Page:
It seems more likely the relocation Mr Evans described, if correct, would have postdated the 1851 raid. Added to that the 1850s saw considerable settler pressure on Government Land Purchasing Commissioners to acquire more Maori land (see M P K Sorrenson in Appendix B to the 1986 Report of the Royal Commission on the Electoral System). A measure of responsible government had been given to the young colony but Britain retained control of Maori matters. The settlers, resentful of the slowness of the Government to purchase Maori land, campaigned for the abolition of pre-emption. Eventually, in 1859 the General Assembly passed a Native Territorial Rights Bill which would abolish the Crown's pre-emption and allow settlers to buy direct from individual Maori. While the Bill was disallowed by the British Government, as an infringement of the Treaty of Waitangi, the pressure remained on the Government land purchase officers to acquire all they could. It was during this period of pressure that the islands of the gulf including the greater part of the Waiheke lands were acquired, in 1857 and 1858.
That pressure, combined with the possible relocation of the islanders to the mainland may explain why the deeds of sale for the islands are executed by remarkable few alienors and why we have no record (as yet) of the large tribal meetings that were normally associated with customary land transactions. It may be of greater significance however that the alienors were of Ngati Paoa when, as contemporary evidence discloses, Ngati Maru had also a claim to the land.
We have accepted that Waiheke is the ancestral home of Ngati Paoa because that is what the Maori Land Court came later to determine and because subsequently, and at our hearings, no demurrer was made to that claim. It is not that we consider that Ngati Maru had no right but rather that we were not called upon to determine the point. The position of Ngati Maru may deserve further study however. It is clear that Ngati Paoa and Ngati Maru are most closely related tribes, enjoying a common ancestor in Marutuahu, and that for a time they lived together on Waiheke. Fighting broke out between them when Rongomarikura of Ngati Paoa was drowned at Tikapa (Firth of Thames) and Ngati Paoa blamed Ngati Maru. The former maintained that before 1840 the latter were expelled to join their kin on the Coromandel peninsula. That may be so but the latter had a different opinion and clearly the position at 1840 was not certain.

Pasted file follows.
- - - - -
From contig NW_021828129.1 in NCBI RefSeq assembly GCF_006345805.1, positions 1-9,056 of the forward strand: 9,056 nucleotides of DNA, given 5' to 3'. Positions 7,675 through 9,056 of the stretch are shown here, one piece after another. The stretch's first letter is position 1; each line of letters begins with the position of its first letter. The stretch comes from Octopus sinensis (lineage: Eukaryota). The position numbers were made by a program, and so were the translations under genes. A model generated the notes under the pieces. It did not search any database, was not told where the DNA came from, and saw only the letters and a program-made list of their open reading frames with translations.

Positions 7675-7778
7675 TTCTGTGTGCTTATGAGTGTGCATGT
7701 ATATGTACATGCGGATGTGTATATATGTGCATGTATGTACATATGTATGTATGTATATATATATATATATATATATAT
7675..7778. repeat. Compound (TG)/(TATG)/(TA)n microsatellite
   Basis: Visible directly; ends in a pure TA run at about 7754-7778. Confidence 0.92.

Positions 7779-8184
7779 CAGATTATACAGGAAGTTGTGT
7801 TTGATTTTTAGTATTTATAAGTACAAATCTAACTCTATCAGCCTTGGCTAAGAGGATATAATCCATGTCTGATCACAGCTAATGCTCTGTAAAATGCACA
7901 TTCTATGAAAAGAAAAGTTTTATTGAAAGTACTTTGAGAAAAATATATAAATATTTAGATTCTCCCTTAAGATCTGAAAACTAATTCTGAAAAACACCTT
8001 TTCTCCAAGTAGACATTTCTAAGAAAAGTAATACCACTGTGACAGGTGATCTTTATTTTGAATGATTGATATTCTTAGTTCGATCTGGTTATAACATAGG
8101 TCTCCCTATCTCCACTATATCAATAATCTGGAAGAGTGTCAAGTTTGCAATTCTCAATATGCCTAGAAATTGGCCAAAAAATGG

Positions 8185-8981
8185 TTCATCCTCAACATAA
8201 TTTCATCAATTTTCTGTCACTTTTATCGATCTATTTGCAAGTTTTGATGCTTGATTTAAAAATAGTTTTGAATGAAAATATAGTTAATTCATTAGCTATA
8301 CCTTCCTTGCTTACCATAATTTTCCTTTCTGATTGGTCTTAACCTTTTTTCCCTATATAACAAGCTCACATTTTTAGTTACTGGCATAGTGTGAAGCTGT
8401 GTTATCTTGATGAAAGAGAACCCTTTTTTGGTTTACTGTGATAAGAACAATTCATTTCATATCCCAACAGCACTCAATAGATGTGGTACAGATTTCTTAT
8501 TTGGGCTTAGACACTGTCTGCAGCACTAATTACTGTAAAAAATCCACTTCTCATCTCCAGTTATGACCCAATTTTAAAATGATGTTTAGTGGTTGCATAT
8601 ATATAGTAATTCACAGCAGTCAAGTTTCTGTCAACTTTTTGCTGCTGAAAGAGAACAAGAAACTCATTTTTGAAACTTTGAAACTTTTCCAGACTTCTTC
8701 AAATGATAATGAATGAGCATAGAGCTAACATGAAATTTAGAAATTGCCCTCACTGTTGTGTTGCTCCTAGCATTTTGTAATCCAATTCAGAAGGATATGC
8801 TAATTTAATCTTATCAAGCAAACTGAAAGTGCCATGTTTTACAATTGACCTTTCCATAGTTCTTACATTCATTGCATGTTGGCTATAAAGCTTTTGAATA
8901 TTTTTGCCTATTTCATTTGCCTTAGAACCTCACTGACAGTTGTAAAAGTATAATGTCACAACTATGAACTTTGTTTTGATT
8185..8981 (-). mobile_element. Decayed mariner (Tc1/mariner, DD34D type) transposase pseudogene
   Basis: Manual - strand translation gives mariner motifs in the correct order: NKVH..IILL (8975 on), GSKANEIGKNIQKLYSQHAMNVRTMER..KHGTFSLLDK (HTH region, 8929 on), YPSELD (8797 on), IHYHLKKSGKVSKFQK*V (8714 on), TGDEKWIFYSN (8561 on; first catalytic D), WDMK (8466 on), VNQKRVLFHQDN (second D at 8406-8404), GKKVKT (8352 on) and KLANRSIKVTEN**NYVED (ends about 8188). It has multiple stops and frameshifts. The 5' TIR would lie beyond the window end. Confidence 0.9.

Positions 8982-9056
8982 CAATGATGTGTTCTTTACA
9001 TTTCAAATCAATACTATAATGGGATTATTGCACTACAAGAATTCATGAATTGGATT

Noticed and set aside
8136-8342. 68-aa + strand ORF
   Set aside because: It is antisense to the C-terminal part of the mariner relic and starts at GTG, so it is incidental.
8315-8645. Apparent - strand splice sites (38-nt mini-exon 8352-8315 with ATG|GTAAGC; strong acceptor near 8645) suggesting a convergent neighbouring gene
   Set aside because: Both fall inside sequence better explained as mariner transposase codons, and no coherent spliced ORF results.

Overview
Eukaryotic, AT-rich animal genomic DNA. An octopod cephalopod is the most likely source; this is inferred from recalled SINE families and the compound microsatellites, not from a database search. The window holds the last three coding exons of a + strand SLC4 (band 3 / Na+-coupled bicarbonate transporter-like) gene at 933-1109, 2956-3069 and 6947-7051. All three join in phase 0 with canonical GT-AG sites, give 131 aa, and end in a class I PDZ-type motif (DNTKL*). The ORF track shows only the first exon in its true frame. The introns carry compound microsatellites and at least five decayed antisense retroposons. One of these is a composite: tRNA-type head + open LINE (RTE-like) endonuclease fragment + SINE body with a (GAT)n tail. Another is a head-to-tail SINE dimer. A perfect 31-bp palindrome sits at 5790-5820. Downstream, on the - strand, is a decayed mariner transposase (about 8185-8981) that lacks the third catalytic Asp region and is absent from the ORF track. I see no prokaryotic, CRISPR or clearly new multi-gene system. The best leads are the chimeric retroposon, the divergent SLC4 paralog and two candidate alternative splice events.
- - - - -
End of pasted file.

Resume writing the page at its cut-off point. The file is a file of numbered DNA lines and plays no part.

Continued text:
It was a commonplace at that time that some Maori hapu sold land to prove their own mana (authority) and negate the claims of others, particularly if there was a dispute, and common too that Crown purchasing officers elected to deal only with sellers, ignoring the claims of others. The practice has been commented upon by several historians and we need refer only to A Parsonson in "The Oxford History of New Zealand" p148-152, M P K Sorrenson "The Politics of Land" in The Maori and New Zealand Politics p23 and the broad summary of G Asher and D Naulls (for the New Zealand Planning Council) in "Maori Land" pp l5-19. Indeed, it was this very practice that sparked off the land wars in 1860 following the Waitara purchase.
Be that as it may Ngati Maru continued to insist that they had not relinquished a share in the land. They said so in the Maori Land Court some years later, in 1865, but to no avail. The Court found Ngati Paoa to be solely entitled (see Hauraki Minute Book Vol 1, Maori Land Court). It seems to have been quite common too, in those days, that the Maori Land Court found in favour of those who had already sold the surrounding land. Still, if insistence is any evidence of right, it is worth noticing that Ngati Maru maintained their insistence, until in 1867 the Crown paid Ngati Maru six hundred pounds in return for an acknowledgment that Ngati Paoa alone had been entitled to Waiheke (Turtons Deeds 287 and 248).